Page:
This is by far our favorite method of "preserving" strawberries. I say that in quotes because we eat the fruit leather so fast that it never ends up in storage. To make fruit leather, simply cook down your strawberries in a heavy-bottomed pot until soft, blend until smooth, cook on low until the puree has thickened, and then let cool to room temp. Pour a thin layer of the puree onto a baking sheet or dehydrator tray and dry on 145 degrees for 16 hours until no longer tacky.
Strawberry Container Growing & Maintenance Calendar
Here is a quick timeline of the entire process of starting, planting, and harvesting potted strawberries. This is an approximation based on a typical four-season climate. Please make necessary adjustments for very cold and very warm growing zones.
January - February
New Strawberries: Research strawberry varieties, prepare your garden bed, purchase your strawberry seeds, bare root plants, and starts.
Strawberry Seeds: Begin cold stratification by placing your seeds in the refrigerator for a minimum of 30 days before germinating. Sow seeds according to germinating instructions.
Existing Strawberry Containers: Continue to protect plants with heavy mulch or keep indoors during the winter months.
March - April
Plant New Strawberries: Transplant your bareroot plants and nursery starts into the prepared pot or planter in early spring. If necessary, protect new plants from lingering heavy frosts with row covers.
Transplant Strawberry Seedlings: Once strawberry seedlings are 2-3" tall, harden off these baby plants by setting their containers outside for a few hours at a time.
Existing Strawberry Pots: Gently brush off mulch to expose strawberry plants to the spring sunlight and begin the process of hardening off if kept indoors. Do not remove the surrounding mulch.
New Strawberries: Monitor plants for runners and blossoms. Remove runners and pinch off any blossoms that appear from now until the end of June.
Existing Strawberry Pots: Remove runners. Fertilize plants if necessary.
June - July - August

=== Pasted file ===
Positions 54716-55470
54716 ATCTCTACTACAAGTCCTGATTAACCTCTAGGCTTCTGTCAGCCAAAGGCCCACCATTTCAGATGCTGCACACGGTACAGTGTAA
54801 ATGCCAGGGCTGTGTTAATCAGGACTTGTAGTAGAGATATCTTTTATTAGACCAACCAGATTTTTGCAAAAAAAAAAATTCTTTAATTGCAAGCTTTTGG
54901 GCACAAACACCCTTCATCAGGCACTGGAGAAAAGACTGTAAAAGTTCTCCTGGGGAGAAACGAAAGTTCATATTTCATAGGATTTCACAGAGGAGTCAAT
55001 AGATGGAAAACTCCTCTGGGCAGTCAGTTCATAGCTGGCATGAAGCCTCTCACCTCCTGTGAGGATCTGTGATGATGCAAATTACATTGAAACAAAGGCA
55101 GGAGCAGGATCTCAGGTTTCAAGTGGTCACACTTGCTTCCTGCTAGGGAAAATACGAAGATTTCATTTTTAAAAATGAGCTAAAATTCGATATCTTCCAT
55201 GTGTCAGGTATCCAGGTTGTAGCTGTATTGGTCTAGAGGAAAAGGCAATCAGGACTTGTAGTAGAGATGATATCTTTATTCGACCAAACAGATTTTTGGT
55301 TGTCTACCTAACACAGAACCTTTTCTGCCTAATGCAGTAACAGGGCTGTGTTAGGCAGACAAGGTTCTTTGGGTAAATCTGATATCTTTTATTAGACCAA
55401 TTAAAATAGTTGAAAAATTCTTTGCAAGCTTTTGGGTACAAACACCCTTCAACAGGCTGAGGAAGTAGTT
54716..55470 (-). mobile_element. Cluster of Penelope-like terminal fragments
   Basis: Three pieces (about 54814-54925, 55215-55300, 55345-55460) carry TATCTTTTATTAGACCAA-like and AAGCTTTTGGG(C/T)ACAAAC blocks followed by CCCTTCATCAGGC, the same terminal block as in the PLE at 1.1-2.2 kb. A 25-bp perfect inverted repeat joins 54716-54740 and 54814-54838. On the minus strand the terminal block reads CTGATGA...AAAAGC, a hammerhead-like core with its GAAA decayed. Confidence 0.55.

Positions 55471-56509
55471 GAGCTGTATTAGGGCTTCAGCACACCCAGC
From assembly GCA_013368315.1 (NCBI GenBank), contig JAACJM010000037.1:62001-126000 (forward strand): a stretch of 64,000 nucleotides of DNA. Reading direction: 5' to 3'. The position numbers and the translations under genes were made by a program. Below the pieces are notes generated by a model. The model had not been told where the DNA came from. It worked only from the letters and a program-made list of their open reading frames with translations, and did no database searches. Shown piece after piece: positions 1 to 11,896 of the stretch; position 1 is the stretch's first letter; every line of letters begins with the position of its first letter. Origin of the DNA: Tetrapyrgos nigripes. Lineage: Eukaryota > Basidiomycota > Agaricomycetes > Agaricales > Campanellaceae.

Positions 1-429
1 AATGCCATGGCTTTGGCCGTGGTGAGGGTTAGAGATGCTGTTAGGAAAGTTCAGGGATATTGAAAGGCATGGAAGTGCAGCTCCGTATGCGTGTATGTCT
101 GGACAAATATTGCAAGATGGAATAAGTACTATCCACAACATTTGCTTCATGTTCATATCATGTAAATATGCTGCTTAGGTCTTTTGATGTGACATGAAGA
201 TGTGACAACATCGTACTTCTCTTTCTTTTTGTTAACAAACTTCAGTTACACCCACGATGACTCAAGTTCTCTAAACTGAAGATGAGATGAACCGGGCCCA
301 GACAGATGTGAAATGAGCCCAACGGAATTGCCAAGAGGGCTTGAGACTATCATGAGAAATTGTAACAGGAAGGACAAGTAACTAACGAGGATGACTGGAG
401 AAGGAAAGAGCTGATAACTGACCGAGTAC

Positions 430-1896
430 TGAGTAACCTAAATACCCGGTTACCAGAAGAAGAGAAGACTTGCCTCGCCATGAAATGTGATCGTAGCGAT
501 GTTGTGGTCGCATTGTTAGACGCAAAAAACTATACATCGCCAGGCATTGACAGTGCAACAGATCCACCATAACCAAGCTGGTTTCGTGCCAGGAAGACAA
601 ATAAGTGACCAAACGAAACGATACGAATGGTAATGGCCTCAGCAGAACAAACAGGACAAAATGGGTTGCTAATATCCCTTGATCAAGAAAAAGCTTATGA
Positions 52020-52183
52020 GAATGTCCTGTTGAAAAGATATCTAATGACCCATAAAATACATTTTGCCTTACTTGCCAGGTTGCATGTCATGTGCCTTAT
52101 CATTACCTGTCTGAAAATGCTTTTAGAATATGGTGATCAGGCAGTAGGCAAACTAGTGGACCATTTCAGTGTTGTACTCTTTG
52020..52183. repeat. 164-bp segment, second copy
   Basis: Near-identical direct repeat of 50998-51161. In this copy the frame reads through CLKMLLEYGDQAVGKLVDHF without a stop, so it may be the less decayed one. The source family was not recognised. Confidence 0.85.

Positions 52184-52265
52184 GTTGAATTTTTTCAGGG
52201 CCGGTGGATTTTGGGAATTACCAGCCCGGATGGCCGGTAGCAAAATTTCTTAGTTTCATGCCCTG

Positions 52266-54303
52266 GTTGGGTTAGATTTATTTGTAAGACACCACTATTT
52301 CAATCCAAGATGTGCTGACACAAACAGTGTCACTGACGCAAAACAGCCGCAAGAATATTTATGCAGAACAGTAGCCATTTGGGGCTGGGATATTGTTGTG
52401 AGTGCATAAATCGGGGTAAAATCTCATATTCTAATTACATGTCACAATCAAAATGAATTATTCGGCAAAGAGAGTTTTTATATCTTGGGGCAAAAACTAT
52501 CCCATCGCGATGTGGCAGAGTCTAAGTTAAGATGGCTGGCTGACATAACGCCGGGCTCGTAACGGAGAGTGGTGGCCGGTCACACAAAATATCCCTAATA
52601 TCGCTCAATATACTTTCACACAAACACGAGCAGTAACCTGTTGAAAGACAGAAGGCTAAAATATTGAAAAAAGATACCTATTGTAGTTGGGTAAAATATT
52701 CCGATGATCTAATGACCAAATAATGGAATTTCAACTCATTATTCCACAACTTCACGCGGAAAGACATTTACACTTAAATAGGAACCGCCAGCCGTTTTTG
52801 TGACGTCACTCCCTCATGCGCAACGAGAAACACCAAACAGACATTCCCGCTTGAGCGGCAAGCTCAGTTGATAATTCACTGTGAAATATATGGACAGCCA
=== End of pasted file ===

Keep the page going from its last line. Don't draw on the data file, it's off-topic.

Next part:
New Strawberries: Continue pinching blossoms. Apply fertilizer after summer blossoming has finished.
Existing Strawberries: Harvest summer fruit from all varieties of strawberries.
September - October
All Strawberries: Finish harvesting the late summer strawberries from Everbearers and Day Neutrals. Once temperatures consistently reach below 40°F, cover plants in 4-6 inches of mulch. Move plants indoors for extreme cold zones. Continue watering as normal and make adjustments as necessary for precipitation/snowfall.
November - December
All Strawberries: All strawberries should remain covered in heavy mulch throughout the winter months when hard frosts are possible.
Pests, Diseases, and Troubleshooting Strawberry Pots
Strawberries are susceptible to a few varieties of pests and soil-borne fungal diseases Prevention is the best strategy for combating strawberry fungal diseases. Protect your strawberries by keeping plants well-mulched to prevent fruit from contacting the soil, keep your strawberry patch clear of any dead leaves or fruit from, and water your strawberry plants from below to keep excess moisture off of the plant. For more information on specific strawberry diseases and ways to treat common pests, check out the full How to Grow Strawberries guide.
Strawberry Pot Ideas & DIY Strawberry Containers
Strawberries are some of my favorite fruit to grow in my home garden because they aren't as finicky as other fruit and can be grown in a wide variety of containers. Even though we have a massive in-ground strawberry patch with thousands of plants, I still enjoy filling a few window boxes and hanging planters around my home with strawberries. If you think that you don't have enough space for a good-sized strawberry patch, think again! You don't need a lot of space and you definitely don't need any special pots to grow strawberries. In this section, we've curated some unique pictures and building plans for strawberry planters to help you design your strawberry container garden. Enjoy!
DIY Strawberry Planters Ideas
DIY Strawberry Planter Plans:
This compact "T" shaped strawberry planter takes advantage of vertical space by creating a tower of strawberries. Each box can comfortably fit 25-30 strawberry plants (or more if you tweak the design a bit), which is a good amount for a small family.Download Step-by-Step Plans at The Handyman's Daughter
DIY Tiered Strawberry Planter Plans:
We keep a large tiered strawberry planter on our back deck so that our young children have easy access to fresh snacks during the summer. Tiered planters are nice because you get to split your plants amongst a few separate beds--reducing the amount of soil shared and, thus, the spread of soil-borne disease.Download Step-by-Step Plans at Hydrangea Treehouse
DIY Strawberry Pallet Planter Plans:
Have a limited budget for materials? A DIY strawberry pallet planter can be whipped up with just a few discarded pallets (which you can get for free from your local hardware store if you ask nicely) and some basic tools.Read Step-by-Step Plans at Lovely Greens